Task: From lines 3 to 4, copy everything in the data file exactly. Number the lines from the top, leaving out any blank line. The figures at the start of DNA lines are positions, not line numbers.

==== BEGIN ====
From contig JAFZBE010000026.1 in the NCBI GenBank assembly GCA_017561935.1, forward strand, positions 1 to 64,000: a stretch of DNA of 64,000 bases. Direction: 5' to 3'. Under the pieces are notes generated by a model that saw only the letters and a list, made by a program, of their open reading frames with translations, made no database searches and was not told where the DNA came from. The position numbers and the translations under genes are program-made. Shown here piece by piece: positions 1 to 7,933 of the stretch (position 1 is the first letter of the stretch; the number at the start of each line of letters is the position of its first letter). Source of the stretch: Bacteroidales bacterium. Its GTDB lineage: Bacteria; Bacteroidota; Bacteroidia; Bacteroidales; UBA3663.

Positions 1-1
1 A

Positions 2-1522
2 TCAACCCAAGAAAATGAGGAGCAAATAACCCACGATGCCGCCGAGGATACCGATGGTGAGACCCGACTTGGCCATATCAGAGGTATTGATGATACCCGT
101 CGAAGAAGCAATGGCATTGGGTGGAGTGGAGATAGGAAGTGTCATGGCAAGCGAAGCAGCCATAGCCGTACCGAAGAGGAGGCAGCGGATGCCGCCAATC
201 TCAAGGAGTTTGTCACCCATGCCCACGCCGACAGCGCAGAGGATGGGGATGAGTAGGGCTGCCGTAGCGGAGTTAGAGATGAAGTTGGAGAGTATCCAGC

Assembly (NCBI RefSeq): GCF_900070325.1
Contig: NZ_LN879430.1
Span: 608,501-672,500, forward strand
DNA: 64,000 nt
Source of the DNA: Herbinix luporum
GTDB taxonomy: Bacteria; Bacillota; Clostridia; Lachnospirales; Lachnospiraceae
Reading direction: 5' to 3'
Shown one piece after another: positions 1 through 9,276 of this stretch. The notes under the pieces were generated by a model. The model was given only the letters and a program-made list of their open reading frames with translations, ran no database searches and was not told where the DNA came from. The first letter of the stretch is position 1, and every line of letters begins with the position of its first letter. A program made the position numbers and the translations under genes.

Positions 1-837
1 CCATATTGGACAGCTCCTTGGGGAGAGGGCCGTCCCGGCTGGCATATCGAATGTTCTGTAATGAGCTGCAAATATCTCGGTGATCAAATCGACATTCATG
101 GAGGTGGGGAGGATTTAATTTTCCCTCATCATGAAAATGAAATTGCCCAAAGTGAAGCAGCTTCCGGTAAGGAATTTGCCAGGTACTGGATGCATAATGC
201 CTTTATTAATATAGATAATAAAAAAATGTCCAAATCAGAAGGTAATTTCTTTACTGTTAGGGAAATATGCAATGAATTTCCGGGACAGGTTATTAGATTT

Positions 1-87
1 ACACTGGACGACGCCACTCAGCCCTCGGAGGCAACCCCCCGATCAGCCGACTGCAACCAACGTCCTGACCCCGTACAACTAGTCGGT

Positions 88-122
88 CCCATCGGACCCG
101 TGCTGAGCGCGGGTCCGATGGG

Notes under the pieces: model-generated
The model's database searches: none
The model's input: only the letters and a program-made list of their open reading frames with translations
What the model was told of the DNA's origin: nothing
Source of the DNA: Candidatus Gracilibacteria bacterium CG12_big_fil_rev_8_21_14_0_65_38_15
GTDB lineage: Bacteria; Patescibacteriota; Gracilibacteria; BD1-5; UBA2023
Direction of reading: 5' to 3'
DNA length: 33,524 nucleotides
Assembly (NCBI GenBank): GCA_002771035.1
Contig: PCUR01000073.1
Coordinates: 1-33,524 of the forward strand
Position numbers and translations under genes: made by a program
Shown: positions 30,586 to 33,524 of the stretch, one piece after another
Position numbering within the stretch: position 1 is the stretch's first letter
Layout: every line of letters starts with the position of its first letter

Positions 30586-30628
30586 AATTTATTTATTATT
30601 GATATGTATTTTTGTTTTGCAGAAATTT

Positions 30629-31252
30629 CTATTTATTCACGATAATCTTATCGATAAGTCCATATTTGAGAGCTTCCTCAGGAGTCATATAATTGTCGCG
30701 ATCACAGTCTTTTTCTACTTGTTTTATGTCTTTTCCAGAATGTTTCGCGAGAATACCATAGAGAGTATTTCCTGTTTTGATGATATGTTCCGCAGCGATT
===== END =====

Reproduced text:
1 A

Positions 2-1522